Paycheck: In the original short story, the only real threat for Jennings comes from the security police, not from Rethrick (who after the end of Jennings' contract actually offers him to work for the company again at any time). In the adaptation it's almost inverted - to the extent that Rethrick, of practically neutral alignment in the original, seems to be motivated primarily by For the Evulz in the film.
Percy Jackson and the Olympians: Hades in the book series is imposing and menacing, described as resembling every dictator in human history, but it turns out that he isn't one of the bad guys, and he eventually helps fight against the Titans while his son Nico becomes an important ally of the protagonists. Not so much in the movie. In the book, his main goal was revealed to be to reclaim his Helmet of Darkness (which he wrongly believes Percy stole along with the Master Bolt), only wanting the bolt to use as a bargaining chip if Percy was not the one with the helmet. In the film he plans to use it to overthrow Zeus.
In Pet Sematary (2019), the titular burial ground is apparently worse than it was in the original novel. In the novel, it was stated that most animals brought back to life in the sematary just come back 'off' rather than explicitly bad, but here Jud explicitly states that everything he's heard of that was brought back to life came back mean and cruel, and also acknowledges that the place has the power to twist minds so that they tell themselves it might work out better this time. This is explicitly demonstrated in Church, who far from the stinking, slightly dull cat of the novel or the hissing glow-eyed feline of the 1989 film, is actively malicious. It's implied that Church lured Ellie out into the path of the truck in revenge for Louis abandoning him outside of town.
The Phantom: Byron, Diana's love interest in the archaeological expedition, gets handed a Jerkass Ball near the end and becomes an antagonist for the sake of monetary gain. The Byron of the comics, even as a rival to the Phantom for Diana, was never less than honorable.
Planet of the Apes (2001): The entire ape society. In the original movies, they evolved from slave apes who Turned Against Their Masters. In the remake, there's no sign that the apes were oppressed in any meaningful way but still rebel against humans due to a particular power-hungry ape among them (from whom General Thade descended). Also, the humans they have currently enslaved themselves are shown to possess actual sapience, whereas Nova and her people, in the originals, were mute and had an intellect on par with cows. Finally, Thade's reasons for wanting to exterminate all humans are driven more by bigotry and lust for power compared to Dr. Zaius' genuine worry about the inherent destructiveness of humankind since he's actually seen the results of their atomic war. Zaius would certainly never consider casually murdering another ape to advance his own plans like Thade did.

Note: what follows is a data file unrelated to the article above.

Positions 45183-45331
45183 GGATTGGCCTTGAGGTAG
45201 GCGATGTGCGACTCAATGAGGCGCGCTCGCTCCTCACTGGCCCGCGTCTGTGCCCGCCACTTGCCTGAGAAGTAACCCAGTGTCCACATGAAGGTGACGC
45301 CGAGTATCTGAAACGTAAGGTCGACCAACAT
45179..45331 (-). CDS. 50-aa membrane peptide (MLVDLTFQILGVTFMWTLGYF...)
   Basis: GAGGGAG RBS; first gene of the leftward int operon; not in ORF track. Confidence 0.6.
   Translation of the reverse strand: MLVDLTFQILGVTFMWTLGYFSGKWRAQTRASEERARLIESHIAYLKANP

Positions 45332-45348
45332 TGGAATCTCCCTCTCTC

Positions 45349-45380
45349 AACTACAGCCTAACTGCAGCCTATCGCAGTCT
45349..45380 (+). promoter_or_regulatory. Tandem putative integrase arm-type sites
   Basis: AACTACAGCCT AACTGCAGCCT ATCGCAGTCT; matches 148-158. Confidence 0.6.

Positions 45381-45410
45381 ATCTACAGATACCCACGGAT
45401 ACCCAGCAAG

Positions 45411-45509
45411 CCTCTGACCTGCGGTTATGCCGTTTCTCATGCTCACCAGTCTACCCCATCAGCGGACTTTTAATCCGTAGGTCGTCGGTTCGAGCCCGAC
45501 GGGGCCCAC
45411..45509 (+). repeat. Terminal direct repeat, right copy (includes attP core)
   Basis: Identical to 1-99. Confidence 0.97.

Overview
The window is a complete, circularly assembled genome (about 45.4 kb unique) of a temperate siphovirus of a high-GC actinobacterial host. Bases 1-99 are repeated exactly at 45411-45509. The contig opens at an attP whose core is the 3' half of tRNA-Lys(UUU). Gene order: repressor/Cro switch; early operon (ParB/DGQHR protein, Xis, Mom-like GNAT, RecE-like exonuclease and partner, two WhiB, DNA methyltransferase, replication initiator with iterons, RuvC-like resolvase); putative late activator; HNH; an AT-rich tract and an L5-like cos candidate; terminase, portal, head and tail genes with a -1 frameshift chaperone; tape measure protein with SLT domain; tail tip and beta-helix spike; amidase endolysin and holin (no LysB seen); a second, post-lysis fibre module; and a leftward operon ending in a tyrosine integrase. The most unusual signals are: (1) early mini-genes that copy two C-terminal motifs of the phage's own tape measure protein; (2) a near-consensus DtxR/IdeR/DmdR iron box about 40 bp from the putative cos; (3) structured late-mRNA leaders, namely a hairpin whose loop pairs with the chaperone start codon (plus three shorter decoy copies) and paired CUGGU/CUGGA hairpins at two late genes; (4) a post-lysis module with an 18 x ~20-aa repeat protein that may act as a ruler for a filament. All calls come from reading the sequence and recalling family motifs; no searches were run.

The Satan Bug: Alistair MacLean's novel has a climax taking place aboard a helicopter. In the book, the pilot is an innocent bystander forced by the villain to fly the copter for him, and he and the hero cooperate to defeat the villain. In the movie, however, the pilot has become a henchman of the villain and even tries to kill the hero.
The book The Seven-Per-Cent Solution treats Moriarty's status as a criminal mastermind as something that Sherlock, in a drugged up state, only imagines. The movie does this too, but he is not entirely innocent either. In the book, Moriarty is merely the person who informs Sherlock of his mother's affair and death at her husband's hands. In the film, Moriarty actually is Mrs. Holmes' lover, and Sherlock sees him flee the scene after Squire Holmes shoots his wife dead, right in front of Moriarty and Sherlock.
The Shawshank Redemption: While the various wardens and headscrews aren't nice people in the novella, they don't go as far as to murder anyone, as Samuel Norton and Byron Hadley do to Tommy Williams in the movie. In the novella, Norton instead transfers Tommy to another prison in exchange for his silence on Andy's innocence, and Hadley retired before Norton's tenure.
She (1965): Billali, a leader of the Amahaggers who in the novel is a friend and helper to Holly and Leo, is evil in the film, kidnapping Leo on Ayesha's orders and trying to kill Leo in order to gain immortality in the fire.
The Shining: The book version of The Shining makes Jack more sympathetic than in the movie and he ultimately redeems himself and doesn't kill anyone in the book. It was this factor that launched criticism from its creator, Stephen King (mostly because Jack is an Author Avatar for King himself when he struggled with alcoholism).
Sodom and Gomorrah: The sins of Sodom and Gomorrah are only vaguely described in the Bible. Here, the film omits any homosexuality (per censorship at the time) aside from it being implied with Bera and her handmaid. Drunkenness, greed, sadistic punishments, selfishness and slavery take its place (some of which are at least somewhat implied in the Bible's later references to the cities, but not elaborated on).